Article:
Vaccines consist of either live attenuated or inactivated microorganisms. Live attenuated vaccines use a weakened form of the pathogen, which after administration replicates and induces an immune response. Inactivated vaccines are prepared from whole bacteria and viruses, or a fractional antigenic protein of an organism. Vaccines may be protein-based, pure polysaccharide-based, or conjugate polysaccharide-based. Protein-based vaccines typically include subunits of microbial proteins, inactivated bacterial toxins, or recombinant DNA segments expressed in another living cell.
Pure polysaccharide-based vaccines are generally less immunogenic than protein-based vaccines; however, when conjugated to a protein or toxoid their immunogenicity is increased. Vaccines initiate immune responses mediated by macrophages and lymphocytes, i.e., they induce active immunity. Antibodies are produced against specific infective agents or their toxins. Protective antibodies, which may be produced in response to vaccines and their mechanisms of action, are listed in Box 1.
|Antitoxins||Inactivate toxic microbial protein products|
|Opsonins||Facilitate phagocytosis of microorganisms|
|Lysins||Damage microbial cell membrane|
|Antiadhesins||Prevent adhesion of microorganisms to host cell components|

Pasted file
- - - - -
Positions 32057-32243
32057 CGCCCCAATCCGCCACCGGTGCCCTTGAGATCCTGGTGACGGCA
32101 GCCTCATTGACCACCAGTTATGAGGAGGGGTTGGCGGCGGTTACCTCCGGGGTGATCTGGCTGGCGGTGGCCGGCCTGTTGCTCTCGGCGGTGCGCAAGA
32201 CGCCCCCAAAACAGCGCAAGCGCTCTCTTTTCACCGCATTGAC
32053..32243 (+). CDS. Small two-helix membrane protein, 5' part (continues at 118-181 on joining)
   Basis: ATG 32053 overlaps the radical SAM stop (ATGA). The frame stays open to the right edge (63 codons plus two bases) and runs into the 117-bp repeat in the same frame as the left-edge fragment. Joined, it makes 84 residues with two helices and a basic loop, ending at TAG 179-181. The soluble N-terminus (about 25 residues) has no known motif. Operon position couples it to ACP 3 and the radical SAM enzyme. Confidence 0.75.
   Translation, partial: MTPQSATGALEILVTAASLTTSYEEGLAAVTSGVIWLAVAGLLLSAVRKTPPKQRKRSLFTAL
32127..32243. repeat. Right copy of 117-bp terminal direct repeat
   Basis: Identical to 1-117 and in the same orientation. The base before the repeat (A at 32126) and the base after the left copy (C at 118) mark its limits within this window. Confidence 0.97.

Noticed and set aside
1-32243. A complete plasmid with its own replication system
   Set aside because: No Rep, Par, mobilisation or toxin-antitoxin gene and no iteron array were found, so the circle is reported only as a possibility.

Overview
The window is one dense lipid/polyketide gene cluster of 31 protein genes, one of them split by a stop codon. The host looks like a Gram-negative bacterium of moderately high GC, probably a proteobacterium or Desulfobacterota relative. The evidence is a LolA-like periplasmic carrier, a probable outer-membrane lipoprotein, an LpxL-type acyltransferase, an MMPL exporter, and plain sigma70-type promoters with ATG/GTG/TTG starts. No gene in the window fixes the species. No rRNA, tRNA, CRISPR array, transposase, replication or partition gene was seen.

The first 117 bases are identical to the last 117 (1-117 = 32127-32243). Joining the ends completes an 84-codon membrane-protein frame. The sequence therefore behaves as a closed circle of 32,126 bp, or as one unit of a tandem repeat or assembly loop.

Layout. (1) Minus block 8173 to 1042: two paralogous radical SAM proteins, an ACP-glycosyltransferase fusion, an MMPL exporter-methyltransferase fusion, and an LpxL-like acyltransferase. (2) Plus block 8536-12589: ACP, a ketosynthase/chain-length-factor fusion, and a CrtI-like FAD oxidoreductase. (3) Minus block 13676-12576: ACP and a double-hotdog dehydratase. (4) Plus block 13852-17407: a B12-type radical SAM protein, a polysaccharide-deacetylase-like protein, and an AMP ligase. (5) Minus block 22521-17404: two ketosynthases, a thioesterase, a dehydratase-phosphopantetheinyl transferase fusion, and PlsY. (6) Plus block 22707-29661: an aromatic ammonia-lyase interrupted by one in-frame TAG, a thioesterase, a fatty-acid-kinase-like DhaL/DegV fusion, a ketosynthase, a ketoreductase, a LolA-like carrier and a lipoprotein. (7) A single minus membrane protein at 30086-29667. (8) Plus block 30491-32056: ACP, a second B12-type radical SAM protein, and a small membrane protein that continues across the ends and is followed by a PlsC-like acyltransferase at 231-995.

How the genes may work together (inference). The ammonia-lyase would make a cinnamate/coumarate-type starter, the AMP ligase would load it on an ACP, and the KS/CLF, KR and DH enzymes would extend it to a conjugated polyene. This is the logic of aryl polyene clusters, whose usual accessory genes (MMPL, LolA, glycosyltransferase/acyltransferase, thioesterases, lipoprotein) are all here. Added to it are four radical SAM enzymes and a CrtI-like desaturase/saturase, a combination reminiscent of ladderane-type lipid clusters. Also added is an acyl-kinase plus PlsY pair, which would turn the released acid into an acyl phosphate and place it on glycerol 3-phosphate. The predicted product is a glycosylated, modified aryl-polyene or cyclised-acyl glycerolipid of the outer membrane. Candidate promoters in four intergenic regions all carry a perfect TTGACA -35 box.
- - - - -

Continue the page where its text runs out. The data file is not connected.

|Neutralizing antibodies||Prevent the proliferation of microorganisms|
Neutralising antibodies cannot readily diffuse into infected cells; they must interact with the target-organism before initial intracellular penetration. However, sensitised lymphocytes acting alone or antibodies interacting with lymphoid K-cells may recognise surface changes in infected cells and target them for destruction. Immunisation with live attenuated organisms is more predictable than immunisation with inactivated microorganisms in inducing long-term immunity.
Immunogenic responses to live attenuated and inactivated microorganisms develop more slowly than the incubation period of most pathogens. Therefore, vaccines must be administered prior to exposure to a specific etiologic agent. By contrast, "booster" re-immunisation in a previously immune individual provides a rapid secondary (anamnestic) increase in immunity. The persistence of immunity may also be prompted by natural re-exposure to microorganisms and the presence of latent infections.